To be clear,  my cheeky post was my own announcement, not Raymarine's who
probably feel they are still in the autopilot/instrument business.   Randy,
I'm more or less where you are on this, and I am realizing that the casual,
recreational boating space is no different than many others, where apps,
and fast-moving technology on portable technologies are clearly the
future.  (not talking about a vendee globe racer or coastguard ship)

I suppose to many its obvious, but what had not fully dawned on me when I
bought this Raystuff was that today, unlike in the past, we are buying
software as much as hardware when we buy an autopilot, display, or anything
else.    Your example nails it - the software does the job, the transducer
just provides the bits and bites, and has to be good enough not to break.
This frames the firmware (which should really be called an app most of the
time) update discussion very differently, and makes you think a bit
differently about the trajectory of the technology, and about Raymarine's
customer-bruising approach.

I agree with you on the future of this stuff.  Its interesting and it's
happening quickly.

More on my electronics here - stumbles, learnings, mistakes included.
<end rant>
Dave  33-2

Message: 6
Date: Tue, 20 Sep 2016 05:44:58 +0000 (UTC)
From: RANDY <>
To: cnc-list <>
Subject: Re: Stus-List Raymarine exits the instrument, vhf and
        autopilot business!
Content-Type: text/plain; charset="utf-8"

So, I'm a neophyte compared to you guys when it comes to electronics and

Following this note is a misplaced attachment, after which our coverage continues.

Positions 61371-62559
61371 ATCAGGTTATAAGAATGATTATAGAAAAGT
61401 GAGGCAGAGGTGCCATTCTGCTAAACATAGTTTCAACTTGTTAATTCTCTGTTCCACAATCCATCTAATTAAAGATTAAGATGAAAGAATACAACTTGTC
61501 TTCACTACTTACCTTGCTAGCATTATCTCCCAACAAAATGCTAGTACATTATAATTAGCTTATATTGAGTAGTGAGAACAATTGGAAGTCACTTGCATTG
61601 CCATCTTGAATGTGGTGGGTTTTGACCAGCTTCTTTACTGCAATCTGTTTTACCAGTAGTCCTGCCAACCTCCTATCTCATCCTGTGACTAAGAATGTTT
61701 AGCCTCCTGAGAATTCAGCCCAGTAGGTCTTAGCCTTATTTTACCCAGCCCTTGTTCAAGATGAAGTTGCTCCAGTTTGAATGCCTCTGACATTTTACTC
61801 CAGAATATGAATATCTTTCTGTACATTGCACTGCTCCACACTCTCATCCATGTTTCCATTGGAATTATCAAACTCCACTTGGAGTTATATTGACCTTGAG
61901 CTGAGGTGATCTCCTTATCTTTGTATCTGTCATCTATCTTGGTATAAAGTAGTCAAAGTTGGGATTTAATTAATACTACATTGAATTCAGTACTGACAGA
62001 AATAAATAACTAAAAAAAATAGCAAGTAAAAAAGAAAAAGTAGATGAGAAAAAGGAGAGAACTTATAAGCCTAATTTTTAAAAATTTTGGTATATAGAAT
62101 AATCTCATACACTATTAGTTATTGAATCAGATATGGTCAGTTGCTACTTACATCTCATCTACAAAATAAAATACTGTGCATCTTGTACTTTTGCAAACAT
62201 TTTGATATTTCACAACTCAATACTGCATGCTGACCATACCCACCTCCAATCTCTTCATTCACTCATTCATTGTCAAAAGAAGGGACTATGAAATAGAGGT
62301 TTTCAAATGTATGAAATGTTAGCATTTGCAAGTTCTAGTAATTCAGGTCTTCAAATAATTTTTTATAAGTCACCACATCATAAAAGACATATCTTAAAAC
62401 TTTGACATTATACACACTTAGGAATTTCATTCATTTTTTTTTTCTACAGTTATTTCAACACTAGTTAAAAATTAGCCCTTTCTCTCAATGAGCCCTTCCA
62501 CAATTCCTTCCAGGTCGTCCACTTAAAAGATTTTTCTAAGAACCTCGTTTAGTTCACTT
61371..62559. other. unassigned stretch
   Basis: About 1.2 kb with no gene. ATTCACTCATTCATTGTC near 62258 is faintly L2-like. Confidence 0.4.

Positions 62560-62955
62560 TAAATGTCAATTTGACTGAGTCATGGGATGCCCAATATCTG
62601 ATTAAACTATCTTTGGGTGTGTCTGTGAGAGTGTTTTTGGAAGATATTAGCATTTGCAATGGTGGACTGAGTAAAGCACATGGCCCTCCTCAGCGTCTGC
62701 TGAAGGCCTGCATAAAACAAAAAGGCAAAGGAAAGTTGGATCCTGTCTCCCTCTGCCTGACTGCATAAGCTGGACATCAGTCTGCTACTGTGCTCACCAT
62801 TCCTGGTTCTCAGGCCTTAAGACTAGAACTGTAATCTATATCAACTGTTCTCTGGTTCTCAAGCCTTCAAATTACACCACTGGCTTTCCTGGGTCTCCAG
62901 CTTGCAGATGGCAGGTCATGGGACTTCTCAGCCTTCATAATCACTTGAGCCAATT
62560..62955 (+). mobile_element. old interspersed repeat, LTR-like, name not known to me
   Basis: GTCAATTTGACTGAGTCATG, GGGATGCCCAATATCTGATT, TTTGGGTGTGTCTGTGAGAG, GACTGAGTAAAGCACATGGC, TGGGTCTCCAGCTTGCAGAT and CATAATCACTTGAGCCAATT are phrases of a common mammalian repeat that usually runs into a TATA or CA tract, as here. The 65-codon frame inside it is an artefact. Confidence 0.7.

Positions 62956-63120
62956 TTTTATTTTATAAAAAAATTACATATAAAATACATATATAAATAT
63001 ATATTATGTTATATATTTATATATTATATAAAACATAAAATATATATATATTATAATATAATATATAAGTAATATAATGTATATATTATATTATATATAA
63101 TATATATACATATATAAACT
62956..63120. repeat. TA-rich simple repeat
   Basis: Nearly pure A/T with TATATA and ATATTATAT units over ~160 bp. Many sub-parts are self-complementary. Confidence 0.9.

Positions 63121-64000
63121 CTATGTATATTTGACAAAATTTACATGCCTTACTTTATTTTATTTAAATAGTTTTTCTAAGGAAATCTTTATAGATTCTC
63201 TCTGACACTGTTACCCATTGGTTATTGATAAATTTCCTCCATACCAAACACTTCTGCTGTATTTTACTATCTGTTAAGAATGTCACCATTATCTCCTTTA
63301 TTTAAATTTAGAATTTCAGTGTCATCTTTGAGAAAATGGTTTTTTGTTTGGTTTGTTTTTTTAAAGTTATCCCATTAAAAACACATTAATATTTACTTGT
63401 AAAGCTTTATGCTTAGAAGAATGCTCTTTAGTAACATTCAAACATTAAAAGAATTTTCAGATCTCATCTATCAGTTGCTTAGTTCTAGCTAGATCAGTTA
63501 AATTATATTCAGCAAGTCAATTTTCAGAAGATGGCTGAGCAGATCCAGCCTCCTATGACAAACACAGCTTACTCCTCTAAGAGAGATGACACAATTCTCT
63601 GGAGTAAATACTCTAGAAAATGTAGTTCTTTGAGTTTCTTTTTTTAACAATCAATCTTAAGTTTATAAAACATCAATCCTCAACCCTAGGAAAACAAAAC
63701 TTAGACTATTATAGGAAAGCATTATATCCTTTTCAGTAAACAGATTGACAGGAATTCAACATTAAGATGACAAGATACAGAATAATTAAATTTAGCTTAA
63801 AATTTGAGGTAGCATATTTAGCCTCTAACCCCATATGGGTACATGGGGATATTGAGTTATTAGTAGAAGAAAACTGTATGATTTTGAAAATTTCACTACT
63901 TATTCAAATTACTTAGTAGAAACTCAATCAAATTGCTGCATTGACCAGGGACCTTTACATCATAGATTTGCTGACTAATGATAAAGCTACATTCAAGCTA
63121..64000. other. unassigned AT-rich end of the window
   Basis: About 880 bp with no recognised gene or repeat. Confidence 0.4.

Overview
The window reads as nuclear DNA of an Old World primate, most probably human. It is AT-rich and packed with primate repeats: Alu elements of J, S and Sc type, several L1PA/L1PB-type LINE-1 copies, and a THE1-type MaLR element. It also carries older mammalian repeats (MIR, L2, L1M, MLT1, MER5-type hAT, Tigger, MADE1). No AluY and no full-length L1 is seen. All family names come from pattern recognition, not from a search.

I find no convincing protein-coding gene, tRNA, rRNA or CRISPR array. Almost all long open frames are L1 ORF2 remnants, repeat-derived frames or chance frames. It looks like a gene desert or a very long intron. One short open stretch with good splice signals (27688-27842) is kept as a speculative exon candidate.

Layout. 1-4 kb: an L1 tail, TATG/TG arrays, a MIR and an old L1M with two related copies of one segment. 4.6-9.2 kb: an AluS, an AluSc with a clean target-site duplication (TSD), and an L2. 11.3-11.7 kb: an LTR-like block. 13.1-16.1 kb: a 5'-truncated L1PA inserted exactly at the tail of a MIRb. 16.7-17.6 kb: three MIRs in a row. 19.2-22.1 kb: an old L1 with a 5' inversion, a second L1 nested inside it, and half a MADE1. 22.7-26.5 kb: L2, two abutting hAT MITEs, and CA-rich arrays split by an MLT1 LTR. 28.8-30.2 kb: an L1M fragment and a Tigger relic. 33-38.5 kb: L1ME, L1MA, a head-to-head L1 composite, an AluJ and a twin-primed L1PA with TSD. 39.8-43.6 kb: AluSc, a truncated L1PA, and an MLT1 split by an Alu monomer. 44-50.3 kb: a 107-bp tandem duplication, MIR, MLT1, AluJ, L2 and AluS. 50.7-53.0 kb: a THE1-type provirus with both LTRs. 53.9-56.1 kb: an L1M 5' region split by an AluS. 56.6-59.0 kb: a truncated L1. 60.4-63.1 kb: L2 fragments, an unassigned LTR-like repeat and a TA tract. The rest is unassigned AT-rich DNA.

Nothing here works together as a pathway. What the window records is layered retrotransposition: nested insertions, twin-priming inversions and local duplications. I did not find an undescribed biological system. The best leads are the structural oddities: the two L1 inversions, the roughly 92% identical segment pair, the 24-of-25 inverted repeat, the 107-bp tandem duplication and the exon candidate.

instruments etc. But I wanted an inexpensive electronic wind instrument for
my boat this year, and chose the SailTimer Wind Instrument ( ) over the basic Raymarine i40. Given
Raymarine's announcement, maybe I made a lucky choice. :) I chose the
SailTimer Wind Instrument because I liked the idea of a solar-powered
bluetooth-enabled (no wires) masthead vane sending data to an inexpensive
iOS app.

I was already familiar with the SailTimer app (
) from last year, and sold on its features - optimal tacking routes,
boat-specific (even sail-specific) learned polar diagrams, etc. But to be
most effective, the app needs real-time wind speed and direction
information, so I bought the instrument.

For the kind of sailing I do with my boat - club racing on a lake in
Colorado - it made the most economic sense to have a commodity device and
OS (iPad or iPhone) in the cockpit running an app from a potential
marketplace thereof, consuming an industry standard data stream over
bluetooth, instead of custom display hardware in the cockpit cabled to
sensors and running custom firmware / OS / application software. Who knows,
maybe the SailTimer approach is the way of the future.

I'm just now installing and really learning the whole setup - I ordered the
instrument in April and received it in August. So I'll write a more
thorough review later, once I've had some experience with the app and
instrument together. I'll be using the combined system for the first time
in the coming week (on Friday it's forecast to be blowing 20 gusting 30 at
my lake - woo-hoo!). But the instrument is compact and solid, and the
initial setup has been straightforward.

Best Regards,
Randy Stafford
S/V Grenadine
C&C 30-1 #7
Ken Caryl, CO

----- Original Message -----

From: "John McKay via CnC-List" <>
To: "cnc-list" <>
Cc: "John McKay" <>
Sent: Monday, September 19, 2016 10:36:48 PM
Subject: Re: Stus-List Raymarine exits the instrument, vhf and autopilot

I bought an EV100 autohelm this spring. A few weeks ago, I got an email
from Raymarine talking about a software update. I call their tech line
asking how I could get the update since the autohelm is stand alone. The
rest of my electronics are Garmin.

He said I was out of luck. I pointed out I could update my Garmin with an
SD card. He did not give a shit!

John on Enterprise

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